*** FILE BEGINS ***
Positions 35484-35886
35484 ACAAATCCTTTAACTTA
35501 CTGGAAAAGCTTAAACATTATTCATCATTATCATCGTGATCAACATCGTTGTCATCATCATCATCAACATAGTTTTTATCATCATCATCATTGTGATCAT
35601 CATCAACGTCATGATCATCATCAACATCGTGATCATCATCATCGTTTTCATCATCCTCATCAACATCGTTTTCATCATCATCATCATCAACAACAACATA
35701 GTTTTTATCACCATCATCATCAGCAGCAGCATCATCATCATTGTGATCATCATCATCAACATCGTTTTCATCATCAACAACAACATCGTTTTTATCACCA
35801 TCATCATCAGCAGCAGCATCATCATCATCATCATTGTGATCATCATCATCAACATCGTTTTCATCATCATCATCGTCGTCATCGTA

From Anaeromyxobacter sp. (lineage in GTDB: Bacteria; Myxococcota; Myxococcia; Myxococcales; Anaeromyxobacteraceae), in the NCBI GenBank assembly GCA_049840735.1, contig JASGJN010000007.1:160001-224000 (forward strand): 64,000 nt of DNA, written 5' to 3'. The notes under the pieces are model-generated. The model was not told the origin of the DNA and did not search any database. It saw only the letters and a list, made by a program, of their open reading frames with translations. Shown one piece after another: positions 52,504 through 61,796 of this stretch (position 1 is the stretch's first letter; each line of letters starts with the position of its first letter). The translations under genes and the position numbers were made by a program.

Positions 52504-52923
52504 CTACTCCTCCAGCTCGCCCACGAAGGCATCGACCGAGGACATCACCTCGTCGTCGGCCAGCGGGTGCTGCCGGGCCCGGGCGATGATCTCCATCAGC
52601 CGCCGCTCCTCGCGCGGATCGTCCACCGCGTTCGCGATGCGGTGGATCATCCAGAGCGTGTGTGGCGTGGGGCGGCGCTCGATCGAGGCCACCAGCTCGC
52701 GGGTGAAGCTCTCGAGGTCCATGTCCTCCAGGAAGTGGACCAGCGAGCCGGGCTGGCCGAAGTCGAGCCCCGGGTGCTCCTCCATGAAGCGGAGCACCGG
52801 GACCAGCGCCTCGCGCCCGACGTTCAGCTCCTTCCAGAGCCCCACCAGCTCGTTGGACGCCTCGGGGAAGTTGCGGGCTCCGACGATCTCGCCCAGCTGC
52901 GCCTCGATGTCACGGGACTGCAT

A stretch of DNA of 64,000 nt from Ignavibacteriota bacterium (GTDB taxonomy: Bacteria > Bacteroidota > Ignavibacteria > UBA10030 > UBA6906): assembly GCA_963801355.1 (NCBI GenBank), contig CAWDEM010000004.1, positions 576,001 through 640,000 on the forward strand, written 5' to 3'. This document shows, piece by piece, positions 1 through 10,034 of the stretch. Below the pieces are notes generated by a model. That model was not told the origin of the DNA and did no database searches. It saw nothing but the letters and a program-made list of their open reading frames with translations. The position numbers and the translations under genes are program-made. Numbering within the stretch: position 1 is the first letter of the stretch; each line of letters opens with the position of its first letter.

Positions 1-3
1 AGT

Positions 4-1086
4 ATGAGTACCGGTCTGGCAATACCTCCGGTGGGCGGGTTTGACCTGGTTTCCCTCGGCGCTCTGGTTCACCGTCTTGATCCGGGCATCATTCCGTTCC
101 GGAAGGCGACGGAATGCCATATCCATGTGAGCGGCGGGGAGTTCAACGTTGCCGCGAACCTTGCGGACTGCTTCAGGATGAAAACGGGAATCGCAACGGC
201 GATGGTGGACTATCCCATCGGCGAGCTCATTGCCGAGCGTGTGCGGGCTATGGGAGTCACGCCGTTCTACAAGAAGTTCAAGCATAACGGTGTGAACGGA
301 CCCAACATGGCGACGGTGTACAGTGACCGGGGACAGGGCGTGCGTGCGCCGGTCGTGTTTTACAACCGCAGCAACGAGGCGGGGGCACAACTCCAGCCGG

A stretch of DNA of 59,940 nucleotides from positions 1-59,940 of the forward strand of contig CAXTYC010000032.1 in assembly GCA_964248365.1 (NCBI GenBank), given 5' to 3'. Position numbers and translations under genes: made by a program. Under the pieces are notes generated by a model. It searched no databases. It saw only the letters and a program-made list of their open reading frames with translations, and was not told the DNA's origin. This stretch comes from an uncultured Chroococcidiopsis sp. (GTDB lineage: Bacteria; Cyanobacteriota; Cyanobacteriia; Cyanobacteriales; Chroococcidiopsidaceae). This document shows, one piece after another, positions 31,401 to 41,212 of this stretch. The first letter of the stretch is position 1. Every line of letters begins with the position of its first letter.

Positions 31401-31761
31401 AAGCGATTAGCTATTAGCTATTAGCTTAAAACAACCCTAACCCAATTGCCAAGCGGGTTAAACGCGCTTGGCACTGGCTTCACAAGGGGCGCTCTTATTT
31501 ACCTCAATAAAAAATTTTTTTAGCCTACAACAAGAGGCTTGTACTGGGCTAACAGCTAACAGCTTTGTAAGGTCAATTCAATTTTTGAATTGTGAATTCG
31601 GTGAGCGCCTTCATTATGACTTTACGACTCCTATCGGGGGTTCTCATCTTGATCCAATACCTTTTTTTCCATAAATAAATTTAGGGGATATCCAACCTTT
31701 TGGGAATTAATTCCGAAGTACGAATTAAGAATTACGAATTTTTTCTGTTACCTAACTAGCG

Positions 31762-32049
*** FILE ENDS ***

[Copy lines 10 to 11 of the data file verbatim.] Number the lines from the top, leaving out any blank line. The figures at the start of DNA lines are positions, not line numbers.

52601 CGCCGCTCCTCGCGCGGATCGTCCACCGCGTTCGCGATGCGGTGGATCATCCAGAGCGTGTGTGGCGTGGGGCGGCGCTCGATCGAGGCCACCAGCTCGC
52701 GGGTGAAGCTCTCGAGGTCCATGTCCTCCAGGAAGTGGACCAGCGAGCCGGGCTGGCCGAAGTCGAGCCCCGGGTGCTCCTCCATGAAGCGGAGCACCGG